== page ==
Jewish Alsatian Museum

The Jewish Alsatian Museum, located in an ancient synagogue that was severely damaged by the Nazis, introduces the visitor to the world of the Alsatian Jews who lived for centuries in villages in the Alsace region. History, customs, language, religious studies, relation to non Jewish population, synagogue architecture, Jewish tombstones, emigration, important personalities, all these aspects will be shown to the visitor, using up to date technologies. In addition to the permanent collection, the museum presents temporary exhibitions that change twice a year.

A large population of Jews has been living in Bouxwiller, capital of the county of Hanau-Lichtenberg, since the Middle Ages. The interior of the synagogue that was built in 1842 was destroyed in 1942 and the building could have been pulled down, but architect and town-planner Gilbert Weill decided to create a museum in the building where his ancestors had prayed. In order to use the complete volume of the building he constructed enlargements that are now the exhibitions rooms (synagogue, history, way of life, Jewish festivals, Jewish life, synagogues, ritual bath and cemeteries, emigration in the 19th century, Nazis period, post war renewal, temporary exhibition and auditorium).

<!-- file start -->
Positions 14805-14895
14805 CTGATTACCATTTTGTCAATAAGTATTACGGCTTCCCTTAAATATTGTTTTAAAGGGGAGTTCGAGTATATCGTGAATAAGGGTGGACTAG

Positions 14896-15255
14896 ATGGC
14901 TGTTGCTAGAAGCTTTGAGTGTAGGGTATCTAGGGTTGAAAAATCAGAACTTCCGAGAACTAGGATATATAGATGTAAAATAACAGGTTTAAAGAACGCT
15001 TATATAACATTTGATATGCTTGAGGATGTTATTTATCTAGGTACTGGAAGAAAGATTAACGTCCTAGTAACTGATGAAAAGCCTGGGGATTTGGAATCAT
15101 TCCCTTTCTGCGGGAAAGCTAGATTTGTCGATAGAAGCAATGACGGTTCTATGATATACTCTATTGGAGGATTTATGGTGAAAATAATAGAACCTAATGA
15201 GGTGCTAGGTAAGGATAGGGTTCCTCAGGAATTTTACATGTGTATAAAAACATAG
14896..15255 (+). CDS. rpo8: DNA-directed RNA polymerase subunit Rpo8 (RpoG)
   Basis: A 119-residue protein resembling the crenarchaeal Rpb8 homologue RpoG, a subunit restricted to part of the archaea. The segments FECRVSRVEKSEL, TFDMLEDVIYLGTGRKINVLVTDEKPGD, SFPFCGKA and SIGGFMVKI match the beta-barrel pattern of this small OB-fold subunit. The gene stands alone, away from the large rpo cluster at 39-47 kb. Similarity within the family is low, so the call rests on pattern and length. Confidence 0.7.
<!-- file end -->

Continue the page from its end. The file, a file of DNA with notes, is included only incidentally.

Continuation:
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Original small scale or real size models as well as artifacts are used to show the reality of the Judaism. In fact the museum is more an education or transmission place than an artistic exhibition, despite the fact that the gathered collection is superb. Local versions of all the typical Jewish objects are shown (menoroth, chanukioth, seder plates, besamim, mappoth, sargueness, dress, books and scrolls)

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